You: Hey, this seems like a big problem, I might not have the answer, @DirectReport, you have experience with X, what are your ideas?

This way, you control the narrative like a talk show host.

Every time it happens I sit down with her and spend about talking. Most of the time we can find an "agreement" and she leaves seemingly happy. Sometimes it escalates to the point where she gets even more upset and threatens to leave the room.

With this said, it would appear a topic of conversation for your next 1:1 would be to state to her that see is undoubtedly smart, but she needs to hold back such that people in the team can grow by struggling instead of going to her for answers all the time.

Enlist her help by asking that she take step back and see if a problem can be an opportunity for her to help rather than to solve.

Sometimes I'm forced to address her behavior via email that people on the mailing list can read, which I feel is damaging the team atmosphere. Same for during meetings. I have already directly addressed this issue with her but with no success

Also, praise in public, criticize in private.

  • people like he arent easy with criticism or telling them they need to change. It can backfire because she is longer than the OP – cookieMonster Oct 19 '17 at 21:57
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    OP is not telling them to change. He/She is channeling OP's innate tendency to help and do things right. It is still happening, but at OP's discretion and control. – Frank FYC Oct 19 '17 at 21:58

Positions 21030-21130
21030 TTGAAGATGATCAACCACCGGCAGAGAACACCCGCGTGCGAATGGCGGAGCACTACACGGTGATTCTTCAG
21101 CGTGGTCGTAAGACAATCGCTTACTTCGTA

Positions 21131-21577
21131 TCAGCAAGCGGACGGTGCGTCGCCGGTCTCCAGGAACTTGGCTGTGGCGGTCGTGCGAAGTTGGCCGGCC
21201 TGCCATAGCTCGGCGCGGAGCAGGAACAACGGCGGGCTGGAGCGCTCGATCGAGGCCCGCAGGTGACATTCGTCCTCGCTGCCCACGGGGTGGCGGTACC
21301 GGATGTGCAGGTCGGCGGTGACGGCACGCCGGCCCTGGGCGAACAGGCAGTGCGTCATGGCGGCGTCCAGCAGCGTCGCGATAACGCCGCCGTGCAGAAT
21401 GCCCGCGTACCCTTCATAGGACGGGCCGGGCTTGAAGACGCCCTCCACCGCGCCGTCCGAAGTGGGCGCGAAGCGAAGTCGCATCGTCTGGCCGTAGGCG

• I agree with the channeling idea, sometimes people don't quite like other taking control, specially when she has been in the company longer than the OP (may feel threatened at some degree). Giving her a place and voice in the conversation will surely lighten her attitude, while making it clear that it is the OP the one leading the conversation. However, the second part I am not quite sure; it is a delicate matter to talk things like that, I would have to think that further to know for sure how/if to approach her one-on-one – DarkCygnus Oct 19 '17 at 22:15
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How could I approach her in a polite and effective way to convince her of raising her issues in a more professional manner? It would be great if she could focus on her job and stop "bossing around" on matters outside her responsibilities, but I don't know how to convey this to her.

It sounds like you have tried coaching her several times already and made no progress.

It also sounds like her manager reports to you, so this is really her manager's problem to deal with. Perhaps you haven't made it clear to her manager that this is a problem that needs to be stopped.

If you feel that you must personally deal with this then telling her directly that she must "focus on her job and stop "bossing around" on matters outside her responsibilities" should work. Also saying "and if you can't stop doing this, you will be let go" will make it clearer.

If you and/or her manager have tried and failed to convince her to stop, then it might be time to put her on a Performance Improvement Plan. Enlist HR's help in this, as most companies have a formal process that must be followed.